On 19th March this year, the former British Prime Minister, Tony Blair, wrote a glowing article in The Times of London about recent achievements in Africa. In the article titled 'Get wise to the good news coming from Africa', he lauded the progress made in the last two decades and called for a radical shift in the way Africa is viewed by the developed world - from the outdated images of poverty and corruption to that of booming economies underpinned by democratisation. Mr. Blair wrote of the vision he has of one day opening up a newspaper in the West to read about African entrepreneurs creating jobs and African researchers developing new technologies. Mr. Justin Forsyth, Chief Executive of 'Save the Children', agreed with Mr Blair's observation. He, however, thought that the answer to making further strides does not only lie in investment and good governance, but also in education and saving the lives of children. He was quoted in The Times as saying: 'A healthy and educated Africa is critical to its future success'.
There can be no arguments with Mr. Forsyth's statement - African economies would not continue to grow unless we fully develop our human capital. Studies conducted by the World Bank in 2005 indicated that secondary school enrolment in African countries averaged only about 30%, compared with 65% in developing countries and nearly 100% in East Asia. This shows the gap that African countries, including Ghana, would have to bridge. Annually large numbers of children fail the BECE. Of those who pass, only around 50% goes on to senior high school mainly due to parents' inability to afford tuition as well as other formal and informal costs. The structure of the senior high school system, with predominantly boarding schools, favours the children of the urban rich to the disadvantage of the children of the rural poor. If this situation is not checked, it would eventually lead to a breakdown in social order. We are already experiencing this in the rising number of violent crimes and the increasing lawlessness in the country. Enhancing equity in opportunities for senior high school education would help us to maintain social cohesion and lock in the gains of our fledgling democracy by growing and strengthening our governance institutions.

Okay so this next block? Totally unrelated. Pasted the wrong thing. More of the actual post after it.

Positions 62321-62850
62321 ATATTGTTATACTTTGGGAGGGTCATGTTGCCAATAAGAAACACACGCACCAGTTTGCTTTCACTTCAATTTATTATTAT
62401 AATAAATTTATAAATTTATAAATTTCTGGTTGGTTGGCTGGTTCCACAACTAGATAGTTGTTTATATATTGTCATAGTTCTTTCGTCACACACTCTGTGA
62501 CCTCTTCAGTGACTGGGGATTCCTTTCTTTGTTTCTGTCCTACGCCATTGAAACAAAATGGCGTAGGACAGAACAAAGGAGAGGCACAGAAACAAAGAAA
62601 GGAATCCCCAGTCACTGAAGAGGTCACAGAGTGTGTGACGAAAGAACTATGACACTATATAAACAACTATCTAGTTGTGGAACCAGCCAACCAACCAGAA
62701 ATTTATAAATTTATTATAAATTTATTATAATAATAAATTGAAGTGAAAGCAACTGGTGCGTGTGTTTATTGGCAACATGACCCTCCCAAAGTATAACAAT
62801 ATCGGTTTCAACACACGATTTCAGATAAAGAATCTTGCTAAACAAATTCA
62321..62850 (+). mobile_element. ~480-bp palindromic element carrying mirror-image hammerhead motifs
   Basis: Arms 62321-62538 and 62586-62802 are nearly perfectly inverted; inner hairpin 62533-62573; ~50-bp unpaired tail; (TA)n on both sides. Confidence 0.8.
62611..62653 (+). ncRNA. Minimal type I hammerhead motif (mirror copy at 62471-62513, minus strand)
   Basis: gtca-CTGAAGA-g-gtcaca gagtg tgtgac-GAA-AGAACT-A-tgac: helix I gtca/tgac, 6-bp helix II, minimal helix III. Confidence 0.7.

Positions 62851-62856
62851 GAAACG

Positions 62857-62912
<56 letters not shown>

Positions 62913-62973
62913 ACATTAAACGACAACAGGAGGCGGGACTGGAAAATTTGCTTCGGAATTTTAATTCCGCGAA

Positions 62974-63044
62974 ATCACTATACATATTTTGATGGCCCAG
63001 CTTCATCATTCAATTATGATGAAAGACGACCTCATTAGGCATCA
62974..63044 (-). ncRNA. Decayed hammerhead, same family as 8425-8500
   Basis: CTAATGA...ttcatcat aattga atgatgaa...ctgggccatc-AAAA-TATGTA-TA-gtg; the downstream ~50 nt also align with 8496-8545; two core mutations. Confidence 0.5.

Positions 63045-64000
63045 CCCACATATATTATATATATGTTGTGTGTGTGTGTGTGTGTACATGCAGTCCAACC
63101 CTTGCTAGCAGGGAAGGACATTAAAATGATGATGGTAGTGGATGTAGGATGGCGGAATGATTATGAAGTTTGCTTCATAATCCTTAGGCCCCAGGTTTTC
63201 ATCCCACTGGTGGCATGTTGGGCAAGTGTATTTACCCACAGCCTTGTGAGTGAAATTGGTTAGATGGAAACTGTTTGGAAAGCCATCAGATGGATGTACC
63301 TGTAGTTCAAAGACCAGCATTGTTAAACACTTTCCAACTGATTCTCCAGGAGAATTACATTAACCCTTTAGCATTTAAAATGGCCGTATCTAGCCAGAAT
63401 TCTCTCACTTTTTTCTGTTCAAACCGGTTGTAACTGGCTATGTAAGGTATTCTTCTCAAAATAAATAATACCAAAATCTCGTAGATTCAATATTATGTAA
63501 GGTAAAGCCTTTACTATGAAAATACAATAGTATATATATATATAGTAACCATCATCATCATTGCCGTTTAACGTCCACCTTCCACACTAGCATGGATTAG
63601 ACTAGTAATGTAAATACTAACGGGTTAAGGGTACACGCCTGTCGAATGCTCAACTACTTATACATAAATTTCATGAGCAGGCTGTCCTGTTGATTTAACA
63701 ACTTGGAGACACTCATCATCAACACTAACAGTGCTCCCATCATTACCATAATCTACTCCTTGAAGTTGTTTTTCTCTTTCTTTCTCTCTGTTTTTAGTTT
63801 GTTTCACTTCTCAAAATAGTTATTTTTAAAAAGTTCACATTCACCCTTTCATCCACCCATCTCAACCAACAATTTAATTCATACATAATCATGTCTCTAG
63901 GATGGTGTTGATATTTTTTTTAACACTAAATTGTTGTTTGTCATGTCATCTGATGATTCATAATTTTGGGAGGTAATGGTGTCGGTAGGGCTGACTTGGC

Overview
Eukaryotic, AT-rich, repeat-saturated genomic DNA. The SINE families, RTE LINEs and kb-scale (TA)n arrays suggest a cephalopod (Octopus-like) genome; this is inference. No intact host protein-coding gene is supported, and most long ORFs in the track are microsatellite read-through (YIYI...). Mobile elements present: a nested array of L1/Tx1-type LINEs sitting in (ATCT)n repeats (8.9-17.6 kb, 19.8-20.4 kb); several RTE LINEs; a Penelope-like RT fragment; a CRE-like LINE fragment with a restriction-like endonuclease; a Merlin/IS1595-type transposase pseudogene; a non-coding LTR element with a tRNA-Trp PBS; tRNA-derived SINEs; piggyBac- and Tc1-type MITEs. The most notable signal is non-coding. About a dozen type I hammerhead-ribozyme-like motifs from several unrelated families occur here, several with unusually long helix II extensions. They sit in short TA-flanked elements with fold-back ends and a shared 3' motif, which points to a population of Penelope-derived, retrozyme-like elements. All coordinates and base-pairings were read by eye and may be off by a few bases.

The global economy has become technology-driven requiring complex skills and knowledge. To be able to engage successfully and be competitive in the global market, Ghana needs an educated workforce. Besides, we require a certain threshold stock of educated people with the right mix of skills and knowledge to sustain the continuous growth the Ghanaian economy has been undergoing since 2000. We are currently far from that threshold.
We often lament the fact that Ghana has been outstripped by South Korea even though we were probably at par at independence. The difference can partially be attributed to the difference in education transition rates. At 1960 the distribution of highest qualification for people aged over 15 in South Korea was: 80% primary education; 17% secondary education; and 3% tertiary education. By the year 2000, these figures have improved to: 18% primary education; 55% secondary education; and 26% tertiary. In the case of Ghana, corresponding figures at 1960 were: 98% primary education; 2% secondary education; and 1% tertiary education. Forty years later, these figures have only improved to: 73% primary education; 26% secondary education; and 1% tertiary education. This is the stark reality that we face. That is why it is a necessity to adopt a bold radical approach to enhance access to secondary education.
The questions of timing and feasibility would be addressed in the second part to this article. Please read on.
Dr Yaw Ohemeng